the sisyphean reality of smiling
As casualties of Western media and polite positivity, social smiling has become an expected component of our day-to-day interactions. We smile for yes; we smile for no. We smile for hello, goodbye, please, and thank you. We rinse. We repeat.
These expectations do not leave us once we are behind closed doors. They extend beyond in-person niceties and nestle into our online personas. Static images of our faces regularly guide first impressions from peers and strangers alike. Whether it’s the business-casual beam for LinkedIn, the group-photo-grin for Facebook, or the carefree crinkle for Bumble – your smile is being judged, online and offline.
authenticity vs. perception
Because smiling is such a critical component of our social interactions, not just any lip corner levitator will make the cut. How others perceive our authenticity is essential. Our ability to assess emotional sincerity is not simply important for social survival but for survival in general. While in most cases, miscalculating the genuineness of a pleasantry is inconsequential, in some cases it can put us in life-threatening situations.
Many factors play a role in how we appraise the authenticity behind a smile, but how reliable are those factors?
putting it to the test
A few months ago, I posted two photos of myself smiling – one deliberately posed/non-response-based** and one spontaneous/response-based**. I asked audience members on all social media platforms which they believed to be the authentic smile and which they believed to be the posed smile.
I received over 170 responses; 85% of them were wrong.
Photo prompt from post shown below. See original post here.
Answer revealed at end of post.
NOTE: While 90 responses came from platforms where other voter answers were visible, 80+ responses came from platforms where voters could not see prior responses. Regardless of platform and voter visibility, the 85% trend remained stable.
TERMS & DEFINITIONS
Because the word “authentic” can be interpreted in various ways, it is important to align reader definition with writer intent. I am thus defining my terms as such:
authentic / unposed / felt: Facial expression was not consciously forced. Expression was a spontaneous reaction to an internal or external stimulus. Resulting expression was evaluated – by expresser (person experiencing reaction / expression) – to be reflective of expresser’s internal affective experience.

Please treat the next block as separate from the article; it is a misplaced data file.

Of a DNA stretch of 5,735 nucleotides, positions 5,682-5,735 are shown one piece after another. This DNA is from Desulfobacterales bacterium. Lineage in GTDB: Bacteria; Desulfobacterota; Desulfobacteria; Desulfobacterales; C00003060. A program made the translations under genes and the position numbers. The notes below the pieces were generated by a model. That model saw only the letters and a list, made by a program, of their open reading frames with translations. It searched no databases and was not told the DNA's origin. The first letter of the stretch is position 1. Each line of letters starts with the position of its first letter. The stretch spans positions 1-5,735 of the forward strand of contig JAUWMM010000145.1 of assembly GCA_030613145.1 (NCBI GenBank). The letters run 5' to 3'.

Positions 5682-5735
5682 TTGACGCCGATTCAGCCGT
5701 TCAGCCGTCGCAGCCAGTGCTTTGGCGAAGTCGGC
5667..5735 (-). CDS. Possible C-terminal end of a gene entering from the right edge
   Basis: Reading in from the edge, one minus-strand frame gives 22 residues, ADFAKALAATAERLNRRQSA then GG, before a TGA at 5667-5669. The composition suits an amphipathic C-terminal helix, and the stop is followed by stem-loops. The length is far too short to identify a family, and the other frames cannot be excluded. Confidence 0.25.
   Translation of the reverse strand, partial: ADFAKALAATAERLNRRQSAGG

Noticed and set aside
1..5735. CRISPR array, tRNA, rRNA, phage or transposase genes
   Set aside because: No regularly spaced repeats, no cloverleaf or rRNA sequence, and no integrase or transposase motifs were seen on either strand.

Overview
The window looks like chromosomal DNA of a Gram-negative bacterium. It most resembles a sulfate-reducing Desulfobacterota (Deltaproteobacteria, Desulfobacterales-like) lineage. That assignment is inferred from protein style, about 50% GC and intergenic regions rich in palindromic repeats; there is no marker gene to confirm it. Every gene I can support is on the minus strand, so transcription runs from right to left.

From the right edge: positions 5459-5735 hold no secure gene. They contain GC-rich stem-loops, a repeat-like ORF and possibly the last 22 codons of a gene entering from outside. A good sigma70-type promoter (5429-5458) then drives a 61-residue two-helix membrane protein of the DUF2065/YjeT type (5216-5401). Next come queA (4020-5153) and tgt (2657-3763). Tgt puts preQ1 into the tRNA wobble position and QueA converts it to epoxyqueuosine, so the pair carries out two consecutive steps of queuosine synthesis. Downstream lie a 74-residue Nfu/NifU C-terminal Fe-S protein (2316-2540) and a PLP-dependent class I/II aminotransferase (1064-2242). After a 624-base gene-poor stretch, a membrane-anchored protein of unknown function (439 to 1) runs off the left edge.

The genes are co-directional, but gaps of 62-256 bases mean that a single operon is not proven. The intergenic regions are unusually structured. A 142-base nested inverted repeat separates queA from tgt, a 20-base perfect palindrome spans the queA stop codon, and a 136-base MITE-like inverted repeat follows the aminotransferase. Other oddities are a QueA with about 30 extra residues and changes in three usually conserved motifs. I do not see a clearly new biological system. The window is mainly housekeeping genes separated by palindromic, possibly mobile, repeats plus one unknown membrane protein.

making sense of the confusion
The purpose of this test was to demonstrate the fallibility of our assumptions on facial expressions of emotion – and it did just that. Had I included video clips rather than photos, I am certain the audience would have performed much better; however, it is important to note that still images currently serve as the backbone for an alarming portion of emotion research and technology. Emotions are full of intricacies and nuances that, even with video footage and motion, we struggle to truly understand.
emotions & facial expressions
take big claims with a grain of salt
Because of the popularization of the Duchenne smile, certain concepts tend to get parroted around in pop culture and the emotion/nonverbal behavior world:
- The truth is in the eyes!
- Real smiles show in the eyes!
In a large sample of spontaneous (i.e., non- posed) smiles, we found that knowing whether a smile included the Duchenne marker added very little new information about both self-reported positive emotion and observer-rated positive emotion when smile intensity was already known. – Girard et al. 2020
- the shape and size of orbicularis oculi
- the shape, thickness, length, and orientation of zygomaticus major
- the spatial relationship between orbicularis oculi, zygomaticus major, and other surrounding muscles
- facial fat content and distribution
- dynamic wrinkle presence
- the presence of additional muscles interfering with the orbital region
In some people, orbicularis oculi and zygomaticus major muscles overlap; in others, they do not. There are also lesser-known muscles that inherently affect smile-based eye-mouth interactions such as the:
- medial malaris muscle
- orbitozygomatic muscle
These muscles are often omitted from anatomy textbooks due to their inconsistent presence in Europeans; they also remain unaddressed in emotion research centered on facial expressions. Such omissions have left us with large gaps in knowledge and a white European-leaning bias in a significant portion of Ekman-based emotion research. Variation in appearance affects detectability and facial coder reliability, rendering the methods of countless studies on spontaneous and deliberate smiles flawed and subject to false positives.
implications in academia, tech, & entertainment
These complexities are critical considerations for academic research, technology, and entertainment. In academia, we are attempting to gain deeper insights into our behavior. In tech, we are attempting to train machines to recognize and classify our emotions. In entertainment, we are attempting to recreate our movements and features down to the follicle. But can we really make headway when decision-makers resist heterogenous perspectives and cling to a frayed baseline of understanding?
If felt smiles of joy, the most widely recognized and arguably simplest emotion to break down anatomically, are so difficult for us to grasp – imagine the abounding chaos for more complex and less-easily recognized emotions.
recommended readings and perspectives
- Reconsidering the Duchenne Smile: Examining the Relationships between the Duchenne Marker, Smile Intensity, and Positive Emotion
- Why Faces Don’t Always Tell the Truth About Feelings
- Hard Feelings: Science’s Struggle to Define Emotions
- Artificial Intelligence Is Misreading Human Emotion
- How Language Shapes Thought
- Racial Influence on Automated Perceptions of Emotions
- Bias in Emotion Tracking
ANSWER: THE IMAGE ON THE LEFT IS THE SPONTANEOUS, FELT, UNPOSED SMILE.